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JC History Tuition Singapore - What was the reason for the Sino-Soviet split - Sino-Soviet Relations Notes 2

What was the reason for the Sino-Soviet split?

Examine the causes of the Sino-Soviet split in the 1950s and 1960s [Video by The Cold War].

An ideological split: Khrushchev’s ‘Secret Speech’
The Sino-Soviet split was recognised by historians as one of the most significant events of the Cold War. It meant the ‘shattering of socialist solidarity‘. This ‘Split’ could be traced to the controversial speech made by the Soviet leader Nikita Khrushchev during the 20th Communist Party of the Soviet Union (CPSU) Party Congress on 24-25 February 1956.

Unlike Mao Zedong, who revered the late Stalin (who died three years earlier) as a leading advocate of Communism, Khrushchev denounced Stalinism. He criticised the personality cult, show trials and purges that terrorised the people. As such, Mao perceived Khrushchev’s scathing characterisation of Stalin’s rule as a direct attack on his ideological beliefs.

Some people consider that Stalin was wrong in everything. This is a grave misconception. Stalin was a great Marxist-Leninist, yet at the same time a Marxist-Leninist who committed several gross errors without realizing that they were errors. We should view Stalin from a historical standpoint, make a proper and all round analysis to see where he was right and where he was wrong and draw useful lessons therefrom. Both the things he did right and the things he did wrong were phenomena of the international communist movement and bore the imprint of the times.

An excerpt taken from a newspaper article titled ‘Stalin’s Place in History‘ in the People’s Daily editorial, 5 April 1956.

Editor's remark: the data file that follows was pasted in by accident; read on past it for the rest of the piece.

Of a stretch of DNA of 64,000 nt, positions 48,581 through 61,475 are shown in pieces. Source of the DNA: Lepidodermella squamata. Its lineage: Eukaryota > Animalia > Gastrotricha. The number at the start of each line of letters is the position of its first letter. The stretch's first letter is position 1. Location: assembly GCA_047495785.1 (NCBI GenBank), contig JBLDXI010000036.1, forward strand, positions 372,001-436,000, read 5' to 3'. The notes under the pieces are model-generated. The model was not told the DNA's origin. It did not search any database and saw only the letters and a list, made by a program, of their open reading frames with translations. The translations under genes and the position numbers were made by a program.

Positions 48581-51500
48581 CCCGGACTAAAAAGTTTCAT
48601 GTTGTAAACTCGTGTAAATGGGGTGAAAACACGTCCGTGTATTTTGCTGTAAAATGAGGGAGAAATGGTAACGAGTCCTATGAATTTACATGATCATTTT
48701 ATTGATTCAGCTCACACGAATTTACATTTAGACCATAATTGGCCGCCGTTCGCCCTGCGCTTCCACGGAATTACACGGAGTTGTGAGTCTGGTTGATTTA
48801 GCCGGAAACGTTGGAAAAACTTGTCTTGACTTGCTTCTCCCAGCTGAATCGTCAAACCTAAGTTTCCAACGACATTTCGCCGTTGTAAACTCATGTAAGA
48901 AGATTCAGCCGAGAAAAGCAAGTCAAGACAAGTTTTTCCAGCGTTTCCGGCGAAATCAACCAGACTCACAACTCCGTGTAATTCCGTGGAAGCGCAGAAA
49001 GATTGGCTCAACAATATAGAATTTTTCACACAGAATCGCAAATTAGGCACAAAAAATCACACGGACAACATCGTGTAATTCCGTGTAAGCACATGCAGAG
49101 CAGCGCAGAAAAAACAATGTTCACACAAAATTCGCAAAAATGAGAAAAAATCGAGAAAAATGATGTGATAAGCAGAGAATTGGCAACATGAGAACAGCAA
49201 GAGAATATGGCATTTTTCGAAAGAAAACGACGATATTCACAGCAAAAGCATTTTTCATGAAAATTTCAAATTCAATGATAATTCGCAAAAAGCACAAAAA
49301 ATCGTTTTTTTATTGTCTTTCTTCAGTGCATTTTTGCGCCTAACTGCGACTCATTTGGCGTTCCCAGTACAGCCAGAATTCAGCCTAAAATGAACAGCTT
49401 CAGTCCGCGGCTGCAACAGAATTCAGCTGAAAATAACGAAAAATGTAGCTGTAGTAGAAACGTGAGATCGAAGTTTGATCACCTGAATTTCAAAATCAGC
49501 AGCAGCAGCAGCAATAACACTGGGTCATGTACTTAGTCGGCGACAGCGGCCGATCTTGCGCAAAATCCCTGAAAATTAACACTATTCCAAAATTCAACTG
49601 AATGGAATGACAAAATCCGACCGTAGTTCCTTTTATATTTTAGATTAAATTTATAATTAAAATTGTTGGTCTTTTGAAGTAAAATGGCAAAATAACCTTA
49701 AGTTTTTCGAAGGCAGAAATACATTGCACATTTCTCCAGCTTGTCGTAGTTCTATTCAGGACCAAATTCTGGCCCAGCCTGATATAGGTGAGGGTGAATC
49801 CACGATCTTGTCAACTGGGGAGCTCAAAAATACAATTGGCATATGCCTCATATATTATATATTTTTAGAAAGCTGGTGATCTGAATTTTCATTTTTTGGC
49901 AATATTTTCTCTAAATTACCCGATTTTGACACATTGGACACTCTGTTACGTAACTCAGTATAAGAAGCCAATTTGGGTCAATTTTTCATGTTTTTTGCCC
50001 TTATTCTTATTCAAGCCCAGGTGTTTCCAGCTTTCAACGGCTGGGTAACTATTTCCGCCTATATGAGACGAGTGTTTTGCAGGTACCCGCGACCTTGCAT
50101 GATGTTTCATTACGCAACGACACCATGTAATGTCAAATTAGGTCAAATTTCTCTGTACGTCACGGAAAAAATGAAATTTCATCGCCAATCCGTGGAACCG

Evidently, Mao’s opposition to the Soviet leader’s denunciation of Stalin was clearly expressed in the above newspaper article published two months after the ‘Secret Speech’.

Nonetheless, Sino-Soviet cooperation still existed at this stage, given that Mao and Stalin signed the Treaty of Friendship, Alliance and Mutual Assistance in February 1950. Both parties agreed to render military aid should either be attacked. In addition, the Soviet Union sent numerous scientists, students and technicians to work in China, facilitating industrialisation.

Mao’s rejection of Khrushchev’s ‘Peaceful Coexistence’
In the ‘Secret Speech’, Khrushchev also called for a ‘Peaceful Coexistence’ with the West, claiming that the Communist bloc was not ‘destined’ to clash with Capitalism through violent revolution as claimed by Stalin in his ‘Bolshoi speech‘ in February 1946.

While Khrushchev pledged to do all possible to avoid a Third World War, Mao’s camp proclaimed that war with the ‘imperialists’ was inevitable – any other view betrayed the revolution.

Throughout 1958, Mao deliberately manufactured global quarrels in a way that was explicitly designed to challenge ‘peaceful coexistence’ and to style himself the world supremo of revolutionary troublemaking. That year, the Central Committee enshrined Mao’s slogan of ‘continuous revolution’ – a term designed to distinguish Mao’s own tireless revolution from its stalled Soviet counterpart.

An excerpt taken from “Maoism: A Global History” by Julia Lovell.

In the late 1950s, Mao made clear intentions to antaognise both the Soviet Union and the United states.

In July 1958, Khrushchev made a visit to China over Mao’s disagreements over a proposed joint submarine fleet. The ‘petty’ Mao went through great lengths to ensure that his Soviet guest was uncomfortable throughout his visit. For instance, he made Khrushchev stay in a mosquito-infested guest house without air conditioning.

In August 1958, Mao renewed tensions with the West by authorising the bombardment of Jinmen, which was part of the Republic of China (ROC). This gave rise to the second Taiwan Straits Crisis. In retaliation, US Secretary of State John Foster Dulles threatened to deploy nuclear weapons.

Mao had serious doubts about the Soviet Union’s diplomatic line, with its emphasis on relaxing relations with the United States in order to improve the consumer economy and raise the standard of living. […] The Taiwan Strait Crisis of 1958 exemplified the major Sino-Soviet differences in foreign policies, and Khrushchev felt Mao’s divergence was intolerable and he was determined to show Mao who was boss.

An excerpt taken from “Mao and the Sino–Soviet Partnership, 1945–1959: A New History” by Zhihua Shen and Yafeng Xia.

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